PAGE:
Bart Stichman: Much more under control, the problem is not solved, they are still late, but it is not as extreme as it used to be. Partly because Congress in 2017 changed the system, it created a more streamlined system that allowed the VA to adjudicate claims faster.

Tom Temin: And what about the fireplaces, do these cover the Gulf War during the first Bush administration as well as Afghanistan and Iraq? Where do you feel most of the claims come from, what wars?

Bart Stichman: More coming, because of more troops, OIF and OEF operations, from Iraq and Afghanistan from September 11.

Tom Temin: Correct, because it lasted 15 to 20 years.

Bart Stichman: Exactly.

Tom Temin: And does the army still burn burns? Have you looked upstream to see if they still apply these kinds of measures?

Bart Stichman: There is a great effort to get them to fold them all together. I don’t know what the current status is, but there is a lot of pressure not to use it anymore. You can build incinerators that would solve the problem.

Tom Temin: Well. And while we have you, you’ve also launched a new class action lawsuit that has just been certified. And you have pro bono advice from a major law firm helping here with the unwarranted denial of military disability retirement on the DoD side. What’s going on? Why is this costume launched?

Bart Stichman: Well, there is a long term problem with the military trying to avoid the cost of war for military disability retirement benefits. So you can get these benefits, if the military finds that you have a disability while you are on duty and you are not fit to continue your service, then it guides you through a process. to decide whether you should take a military disability pension or lesser benefit, military separation. And Military Disability Retirement is a great program, you not only get monthly disability benefits, but you get TRICARE, the right to the military health care program for the rest of the veterans’ life, the rest of the life. life of spouses and children while they are minors. And too often, the military leans not to give a military disability pension, but rather to give any benefit, even though you should be entitled to a military disability pension. So that’s what it is about in this case. The Navy and Marine Corps have had a policy for the past two years that they will only take into account the medical conditions that are listed on a particular form in deciding whether you are unfit to continue service, number one. And second, if your disability rates combined with your unsuitable conditions are 30% or more. And so, obviously, the more unsuitable conditions give you a much better chance of reaching the combined disability rate of 30%, which is the threshold you must meet for military disability retirement. So instead of looking at six illnesses or injuries, and combining the disability rates so it’s easier to hit 30%, with the Navy and Marine Corps, what we’re doing is saying only two or the number that a board has put on a form will be considered.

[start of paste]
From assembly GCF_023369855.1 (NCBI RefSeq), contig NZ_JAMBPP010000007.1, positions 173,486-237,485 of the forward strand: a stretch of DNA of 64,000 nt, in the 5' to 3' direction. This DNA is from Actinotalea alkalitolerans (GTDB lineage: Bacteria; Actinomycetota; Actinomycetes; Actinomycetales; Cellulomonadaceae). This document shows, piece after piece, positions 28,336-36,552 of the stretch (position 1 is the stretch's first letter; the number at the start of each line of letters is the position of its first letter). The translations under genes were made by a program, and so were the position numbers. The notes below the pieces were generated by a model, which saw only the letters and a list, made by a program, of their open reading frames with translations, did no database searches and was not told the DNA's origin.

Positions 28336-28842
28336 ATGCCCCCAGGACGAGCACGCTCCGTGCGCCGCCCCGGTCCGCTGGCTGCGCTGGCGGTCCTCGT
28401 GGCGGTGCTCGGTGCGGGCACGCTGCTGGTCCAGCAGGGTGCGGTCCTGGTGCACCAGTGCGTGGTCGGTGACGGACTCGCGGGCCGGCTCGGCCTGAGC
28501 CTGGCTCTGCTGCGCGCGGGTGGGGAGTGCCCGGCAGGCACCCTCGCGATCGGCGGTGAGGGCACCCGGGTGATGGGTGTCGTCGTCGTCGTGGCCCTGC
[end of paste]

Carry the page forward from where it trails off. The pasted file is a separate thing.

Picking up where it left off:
Tom Temin: It is the actual policy, in other words.

Bart Stichman: Exactly. The policy correctly mentioned, if it is on the form, we will consider it. Even if you complained about five other illnesses or injuries, if it is not on the form, we will not take it into account. This is the challenge. And recently, on October 27, the U.S. District Court certified it to be a class action lawsuit. The Navy and Marine Corps admit that there are over 3,600 people who meet the definition of the class and could benefit from it. We think there are a thousand more but we will see as the case unfolds.

Tom Temin: And it’ll probably take a while then, that’s just the start of the battle, looks like.

Bart Stichman: It’s true. We are halfway there. The first question is is this a class action lawsuit? But the next question will be whether the policy is illegal in the first place? And that is the battle ahead.

Tom Temin: Bart Stichman is co-founder and special advisor of the National Veterans Legal Services program. Thank you so much.

Bart Stichman: Thanks, Tom. It’s good to talk to you.